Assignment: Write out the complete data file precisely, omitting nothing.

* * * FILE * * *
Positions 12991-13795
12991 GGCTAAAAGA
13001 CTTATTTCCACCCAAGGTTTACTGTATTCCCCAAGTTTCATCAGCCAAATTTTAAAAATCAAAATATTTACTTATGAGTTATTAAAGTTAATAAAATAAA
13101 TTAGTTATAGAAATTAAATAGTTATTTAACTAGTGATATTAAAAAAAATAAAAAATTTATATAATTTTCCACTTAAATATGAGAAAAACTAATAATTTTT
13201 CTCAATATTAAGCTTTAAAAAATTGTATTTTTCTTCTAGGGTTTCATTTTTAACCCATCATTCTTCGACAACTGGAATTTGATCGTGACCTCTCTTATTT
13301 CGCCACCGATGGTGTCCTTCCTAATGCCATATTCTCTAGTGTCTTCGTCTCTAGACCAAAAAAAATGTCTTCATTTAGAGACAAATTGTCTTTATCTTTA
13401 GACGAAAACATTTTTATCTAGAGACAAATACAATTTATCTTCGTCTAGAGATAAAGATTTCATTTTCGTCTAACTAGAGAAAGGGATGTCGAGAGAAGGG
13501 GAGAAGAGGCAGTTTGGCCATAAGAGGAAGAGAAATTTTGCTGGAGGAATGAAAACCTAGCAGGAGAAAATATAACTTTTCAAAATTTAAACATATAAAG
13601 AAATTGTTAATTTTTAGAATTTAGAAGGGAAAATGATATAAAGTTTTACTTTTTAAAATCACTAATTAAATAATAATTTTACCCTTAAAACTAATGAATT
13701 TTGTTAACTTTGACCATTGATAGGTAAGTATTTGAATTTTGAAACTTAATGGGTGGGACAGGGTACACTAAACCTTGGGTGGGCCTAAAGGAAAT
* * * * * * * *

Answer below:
Positions 12991-13795
12991 GGCTAAAAGA
13001 CTTATTTCCACCCAAGGTTTACTGTATTCCCCAAGTTTCATCAGCCAAATTTTAAAAATCAAAATATTTACTTATGAGTTATTAAAGTTAATAAAATAAA
13101 TTAGTTATAGAAATTAAATAGTTATTTAACTAGTGATATTAAAAAAAATAAAAAATTTATATAATTTTCCACTTAAATATGAGAAAAACTAATAATTTTT
13201 CTCAATATTAAGCTTTAAAAAATTGTATTTTTCTTCTAGGGTTTCATTTTTAACCCATCATTCTTCGACAACTGGAATTTGATCGTGACCTCTCTTATTT
13301 CGCCACCGATGGTGTCCTTCCTAATGCCATATTCTCTAGTGTCTTCGTCTCTAGACCAAAAAAAATGTCTTCATTTAGAGACAAATTGTCTTTATCTTTA
13401 GACGAAAACATTTTTATCTAGAGACAAATACAATTTATCTTCGTCTAGAGATAAAGATTTCATTTTCGTCTAACTAGAGAAAGGGATGTCGAGAGAAGGG
13501 GAGAAGAGGCAGTTTGGCCATAAGAGGAAGAGAAATTTTGCTGGAGGAATGAAAACCTAGCAGGAGAAAATATAACTTTTCAAAATTTAAACATATAAAG
13601 AAATTGTTAATTTTTAGAATTTAGAAGGGAAAATGATATAAAGTTTTACTTTTTAAAATCACTAATTAAATAATAATTTTACCCTTAAAACTAATGAATT
13701 TTGTTAACTTTGACCATTGATAGGTAAGTATTTGAATTTTGAAACTTAATGGGTGGGACAGGGTACACTAAACCTTGGGTGGGCCTAAAGGAAAT